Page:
Last week, I conducted a survey and received nearly 200 responses. You can see the first post on the topic here, featuring the results across the 13 questions, each of which tackled a specific “digital” situation. For each question, the respondents were asked to rate the behaviors of how people used these digital tools. Here are some of the important points that came out of further research. First, the topline results:
Overall, the average note for first 12 questions was 6.2 / 10 (the last question was more or less posed inversely to the first), showing that on balance, these habits were definitely more unacceptable than acceptable.
- The most unacceptable behaviour was not ever responding to your email 7.4 / 10
- The second highest ranking bad habit was when someone puts you in a mailing list without your having opted in (7.2)
- Answering immediately to your email is considered totally acceptable by 54% of respondents
Taken together, one can clearly see that people take their email rather seriously! Email is the most sensitive topic. A majority find that a lack of response to one’s email borderline rude; while being immediately responsive is considered very much appropriate (N.B. I note that 13% considered immediate response unacceptable, these voting top 3 boxes, i.e. 8-10). This last question (“respond immediately to your emails”) was posed in light of those who look askance at people who tend to spend too much time on emails, etc.
One on One
- In one-on-one meetings, answering one’s smartphone is considered totally unacceptable for one quarter of the respondents. The average (6.8) shows that answering the phone in a meeting is considered a little more unacceptable than consulting one’s smartphone (6.4). When looking at the top 3 scores, the places are actually reversed, with consulting the smartphone reaching 47.5% (who voted 8 to 10) versus answering the phone at 46%.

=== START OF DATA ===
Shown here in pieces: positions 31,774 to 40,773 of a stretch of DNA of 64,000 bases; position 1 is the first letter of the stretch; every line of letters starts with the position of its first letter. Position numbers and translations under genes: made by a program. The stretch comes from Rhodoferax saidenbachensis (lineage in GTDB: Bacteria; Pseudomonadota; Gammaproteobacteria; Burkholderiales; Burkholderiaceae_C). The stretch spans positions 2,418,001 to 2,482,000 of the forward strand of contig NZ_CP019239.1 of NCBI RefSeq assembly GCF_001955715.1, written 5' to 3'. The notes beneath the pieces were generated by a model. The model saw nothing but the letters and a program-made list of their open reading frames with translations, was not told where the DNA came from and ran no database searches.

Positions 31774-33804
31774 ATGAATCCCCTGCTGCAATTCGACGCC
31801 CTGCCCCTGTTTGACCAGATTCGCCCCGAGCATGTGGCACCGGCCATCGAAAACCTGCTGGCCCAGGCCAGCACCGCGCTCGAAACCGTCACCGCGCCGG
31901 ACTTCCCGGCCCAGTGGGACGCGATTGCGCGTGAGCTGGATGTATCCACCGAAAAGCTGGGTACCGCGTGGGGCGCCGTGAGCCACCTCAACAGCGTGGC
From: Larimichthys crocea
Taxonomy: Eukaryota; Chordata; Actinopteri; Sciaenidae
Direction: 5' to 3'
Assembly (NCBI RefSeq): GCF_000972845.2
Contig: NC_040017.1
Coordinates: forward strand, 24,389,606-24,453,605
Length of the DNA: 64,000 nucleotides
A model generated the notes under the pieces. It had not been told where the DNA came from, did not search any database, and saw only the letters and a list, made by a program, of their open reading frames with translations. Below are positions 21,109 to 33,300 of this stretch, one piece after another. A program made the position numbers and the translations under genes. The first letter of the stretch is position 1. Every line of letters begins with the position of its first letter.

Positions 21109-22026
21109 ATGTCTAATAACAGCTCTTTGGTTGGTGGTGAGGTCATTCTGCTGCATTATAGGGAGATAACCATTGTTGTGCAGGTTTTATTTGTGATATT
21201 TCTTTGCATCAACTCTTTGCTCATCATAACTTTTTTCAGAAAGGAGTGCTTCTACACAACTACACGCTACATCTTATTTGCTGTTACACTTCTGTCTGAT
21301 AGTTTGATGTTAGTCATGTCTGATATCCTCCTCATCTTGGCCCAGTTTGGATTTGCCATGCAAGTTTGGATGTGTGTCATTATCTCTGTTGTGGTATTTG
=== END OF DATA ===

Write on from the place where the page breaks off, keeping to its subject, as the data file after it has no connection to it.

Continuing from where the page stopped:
- At meals, use of the phone in general is less offensive than in a meeting. That was quite a surprise to me, considering the more personal element of eating together. At meals, answering the phone ranked at 6.3 while consulting the smartphone received a 5.8 rating. The gap closed sharply in terms of top 3 votes (8-10). Looking at the distribution, in fact, consulting one’s smartphone at a meal was the behavior that received the most even answers across the scale (between 6% and 14%).
Taken together, there is a decidedly poor reception when the other person at the meeting or at the dining table looks at or answers the phone. From observation, when one caves in to the temptation once, the proverbial seat belt is undone and the phone sits on the table rather than going back to where it belongs — out of site.
In Public Places
The third class of questions concerned digital etiquette in public (transport or in the streets).
- Using the keyboard click sounds garnered the fourth highest rating at 6.5, although ranked only as 6th= in terms of the top 3 rating.
- Walking with your head down scored slightly above average at 6.3 overall.
- There was considerable ambivalence to use of the phone in public transport, rating 4.7 on average. In fact, 12% believe that talking on the phone in public transport is perfectly acceptable.
Taken as whole, the way people use the mobile in public places could certainly be a cause for strife.
Social (media) manners
The last category of questions revolved around social media. Naturally, as above, this was not a definitive list. I had one question specifically about Facebook and another on LinkedIn.
- People who like their own posts on Facebook received a 6.2 average unacceptability, yet 10% found the practice completely acceptable.
- The liberal invitations to connect on LinkedIn have their detractors, scoring 6.1 on average. However, this behavior was scored relatively evenly across the ten numbers, scoring in a range of 4% to 15%.
- The over-usage of acronyms and hashtags (that could otherwise be considered potentially too geeky and/or juvenile) scored 5.3 overall. The distribution across 1 to 10 was in a tight band of 4% to 13%
Taken together, the faux pas in social media are considered less offensive overall.
Please let me know any questions or thoughts you might have as a result! And I hope that you will be keen to help improve our digital etiquette! We need to lead by example, starting with myself!
Please read and share this manifesto for better mobile manners! http://minterdial.com/2014/05/06/creating-mobile-etiquette-standard/Click to tweet